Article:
How Do I Protect My Artwork from Being Damaged During Shipping?

Written by Mark Rogers

Artists and art collectors alike share a common (and justified) fear: the potential for damage to your art during shipping. Artwork is delicate, but most movers and shipping companies are not. For an art collector, there’s nothing more devastating than when you’ve finally found that perfect piece for your home, and upon receiving the order the piece is so damaged that you either have to ship it back in hopes of getting it fixed, or write it off as a total loss (or hope that nobody will notice the damage, although YOU always will). For an artist, nobody wants their piece of art – which is a piece of their soul – to be ruined because of incorrect packaging, shipping and handling practices.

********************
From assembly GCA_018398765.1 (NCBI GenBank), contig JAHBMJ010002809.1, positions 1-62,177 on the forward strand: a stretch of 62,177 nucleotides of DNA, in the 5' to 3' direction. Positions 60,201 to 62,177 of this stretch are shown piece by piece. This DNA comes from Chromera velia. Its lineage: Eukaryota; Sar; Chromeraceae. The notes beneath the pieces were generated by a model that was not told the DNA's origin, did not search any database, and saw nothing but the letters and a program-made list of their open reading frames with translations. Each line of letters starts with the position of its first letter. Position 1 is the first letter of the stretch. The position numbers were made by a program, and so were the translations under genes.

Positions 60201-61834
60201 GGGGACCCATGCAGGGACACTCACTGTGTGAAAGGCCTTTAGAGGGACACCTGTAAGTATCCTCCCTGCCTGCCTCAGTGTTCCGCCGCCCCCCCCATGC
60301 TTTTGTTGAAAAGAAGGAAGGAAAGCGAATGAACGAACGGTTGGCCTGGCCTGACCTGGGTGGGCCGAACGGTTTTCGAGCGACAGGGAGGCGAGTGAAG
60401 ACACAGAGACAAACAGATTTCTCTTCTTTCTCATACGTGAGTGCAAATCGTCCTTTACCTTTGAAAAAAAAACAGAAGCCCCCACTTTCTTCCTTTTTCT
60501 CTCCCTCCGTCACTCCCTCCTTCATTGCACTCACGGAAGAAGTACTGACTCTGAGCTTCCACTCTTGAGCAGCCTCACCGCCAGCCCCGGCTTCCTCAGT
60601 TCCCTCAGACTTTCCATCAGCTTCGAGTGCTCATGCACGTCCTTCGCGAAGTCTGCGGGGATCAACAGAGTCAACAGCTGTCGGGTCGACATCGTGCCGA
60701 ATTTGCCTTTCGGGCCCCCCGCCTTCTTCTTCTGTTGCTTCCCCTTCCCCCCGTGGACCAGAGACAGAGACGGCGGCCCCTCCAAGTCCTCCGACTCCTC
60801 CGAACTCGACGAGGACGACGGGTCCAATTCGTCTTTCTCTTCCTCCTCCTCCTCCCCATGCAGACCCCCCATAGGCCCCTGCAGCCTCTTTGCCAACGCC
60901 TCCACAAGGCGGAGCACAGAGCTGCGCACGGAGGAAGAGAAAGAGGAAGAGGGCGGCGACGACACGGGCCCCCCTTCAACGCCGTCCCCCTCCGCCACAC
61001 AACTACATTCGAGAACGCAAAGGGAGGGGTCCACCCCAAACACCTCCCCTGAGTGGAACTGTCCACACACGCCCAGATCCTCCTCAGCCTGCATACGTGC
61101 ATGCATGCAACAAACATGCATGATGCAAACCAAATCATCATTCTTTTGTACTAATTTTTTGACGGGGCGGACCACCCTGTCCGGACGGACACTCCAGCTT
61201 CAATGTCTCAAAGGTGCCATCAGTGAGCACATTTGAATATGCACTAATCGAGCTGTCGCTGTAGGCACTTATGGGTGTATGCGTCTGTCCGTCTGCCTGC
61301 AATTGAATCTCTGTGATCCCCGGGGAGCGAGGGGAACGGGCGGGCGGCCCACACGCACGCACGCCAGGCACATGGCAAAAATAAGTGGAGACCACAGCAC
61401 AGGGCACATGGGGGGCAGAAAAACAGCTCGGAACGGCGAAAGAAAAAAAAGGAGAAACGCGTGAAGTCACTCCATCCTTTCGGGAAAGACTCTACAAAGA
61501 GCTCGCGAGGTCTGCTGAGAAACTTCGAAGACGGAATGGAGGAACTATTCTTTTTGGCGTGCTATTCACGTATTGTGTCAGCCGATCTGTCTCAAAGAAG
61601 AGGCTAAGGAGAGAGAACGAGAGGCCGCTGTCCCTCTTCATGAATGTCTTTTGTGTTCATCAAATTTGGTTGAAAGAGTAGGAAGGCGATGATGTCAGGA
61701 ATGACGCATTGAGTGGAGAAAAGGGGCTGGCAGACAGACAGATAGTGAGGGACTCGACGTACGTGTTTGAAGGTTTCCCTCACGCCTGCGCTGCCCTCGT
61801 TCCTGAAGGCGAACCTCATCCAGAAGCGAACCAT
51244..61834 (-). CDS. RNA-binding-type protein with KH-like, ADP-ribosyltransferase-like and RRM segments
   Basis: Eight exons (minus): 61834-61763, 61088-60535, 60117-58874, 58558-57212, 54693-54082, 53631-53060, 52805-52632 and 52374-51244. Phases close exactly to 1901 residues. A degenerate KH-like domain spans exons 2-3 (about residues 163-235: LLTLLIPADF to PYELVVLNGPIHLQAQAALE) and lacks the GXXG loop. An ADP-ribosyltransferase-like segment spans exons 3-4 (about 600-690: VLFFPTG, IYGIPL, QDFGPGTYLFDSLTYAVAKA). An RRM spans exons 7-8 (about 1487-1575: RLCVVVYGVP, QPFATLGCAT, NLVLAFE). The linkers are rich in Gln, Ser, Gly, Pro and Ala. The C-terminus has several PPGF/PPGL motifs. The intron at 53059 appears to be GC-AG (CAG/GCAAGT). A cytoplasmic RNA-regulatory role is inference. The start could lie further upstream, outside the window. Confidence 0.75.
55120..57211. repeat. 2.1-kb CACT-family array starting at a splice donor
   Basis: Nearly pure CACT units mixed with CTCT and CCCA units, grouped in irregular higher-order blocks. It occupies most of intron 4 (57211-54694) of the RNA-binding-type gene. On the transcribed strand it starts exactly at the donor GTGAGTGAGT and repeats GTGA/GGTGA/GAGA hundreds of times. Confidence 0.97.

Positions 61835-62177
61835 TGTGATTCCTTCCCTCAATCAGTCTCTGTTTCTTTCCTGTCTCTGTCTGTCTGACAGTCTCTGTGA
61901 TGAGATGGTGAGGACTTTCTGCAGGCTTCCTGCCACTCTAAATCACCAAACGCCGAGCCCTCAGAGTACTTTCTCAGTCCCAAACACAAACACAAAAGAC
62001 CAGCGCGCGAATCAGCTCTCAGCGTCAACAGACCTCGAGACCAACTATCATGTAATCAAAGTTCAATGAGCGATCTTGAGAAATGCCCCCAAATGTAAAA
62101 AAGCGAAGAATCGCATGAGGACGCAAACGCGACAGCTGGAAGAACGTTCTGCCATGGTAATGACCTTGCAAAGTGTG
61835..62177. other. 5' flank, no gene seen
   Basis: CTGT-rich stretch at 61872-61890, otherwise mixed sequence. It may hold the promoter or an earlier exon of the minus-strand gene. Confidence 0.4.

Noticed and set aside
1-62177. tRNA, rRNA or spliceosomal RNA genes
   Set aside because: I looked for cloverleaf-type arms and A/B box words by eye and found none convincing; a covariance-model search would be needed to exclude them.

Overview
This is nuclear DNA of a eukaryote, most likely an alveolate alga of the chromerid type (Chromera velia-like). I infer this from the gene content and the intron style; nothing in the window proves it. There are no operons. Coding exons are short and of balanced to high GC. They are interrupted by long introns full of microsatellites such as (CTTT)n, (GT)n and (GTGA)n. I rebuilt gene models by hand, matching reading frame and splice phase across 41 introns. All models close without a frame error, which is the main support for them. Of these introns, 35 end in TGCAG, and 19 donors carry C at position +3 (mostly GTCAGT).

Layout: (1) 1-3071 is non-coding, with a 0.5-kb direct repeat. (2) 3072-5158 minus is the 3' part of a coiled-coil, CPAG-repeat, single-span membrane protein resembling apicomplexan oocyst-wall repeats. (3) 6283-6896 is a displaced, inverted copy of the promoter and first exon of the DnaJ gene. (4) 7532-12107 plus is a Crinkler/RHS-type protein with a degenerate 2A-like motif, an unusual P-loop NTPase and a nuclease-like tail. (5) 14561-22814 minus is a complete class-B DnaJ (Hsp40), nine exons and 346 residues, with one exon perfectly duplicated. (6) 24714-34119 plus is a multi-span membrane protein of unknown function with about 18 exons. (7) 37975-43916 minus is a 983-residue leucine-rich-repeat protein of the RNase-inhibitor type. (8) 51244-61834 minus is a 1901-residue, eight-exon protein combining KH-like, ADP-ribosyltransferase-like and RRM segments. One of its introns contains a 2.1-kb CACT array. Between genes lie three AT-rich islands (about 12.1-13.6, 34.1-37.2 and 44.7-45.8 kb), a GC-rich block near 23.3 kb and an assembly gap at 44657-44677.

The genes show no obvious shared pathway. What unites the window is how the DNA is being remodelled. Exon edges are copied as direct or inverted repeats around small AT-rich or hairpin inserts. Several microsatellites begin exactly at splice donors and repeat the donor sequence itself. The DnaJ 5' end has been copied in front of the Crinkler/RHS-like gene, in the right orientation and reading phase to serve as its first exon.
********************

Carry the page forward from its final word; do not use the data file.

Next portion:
While bubble wrap may seem like a good idea, it has been demonstrated that the “bubbles” can end up sticking to the varnish of the painting—leaving an unsightly pattern of bubble-wrap pits and craters all over the piece. So, if not bubble wrap, how do you protect your artwork from shipping damage? Take a look at these four ways to keep your artwork from being damaged during shipping.

Wrap the Piece in Acid-Free Paper First

If you’re an artist shipping your piece to a buyer, a good way to ensure your artwork stays intact is by first wrapping it in acid paper before using the bubble wrap or our “Gallery Pouch”—which you’ll learn more about below. The acid-free paper is the same material used in archival documents. It will protect the painting from being penetrated by materials that could potentially damage or leave an imprint on the piece.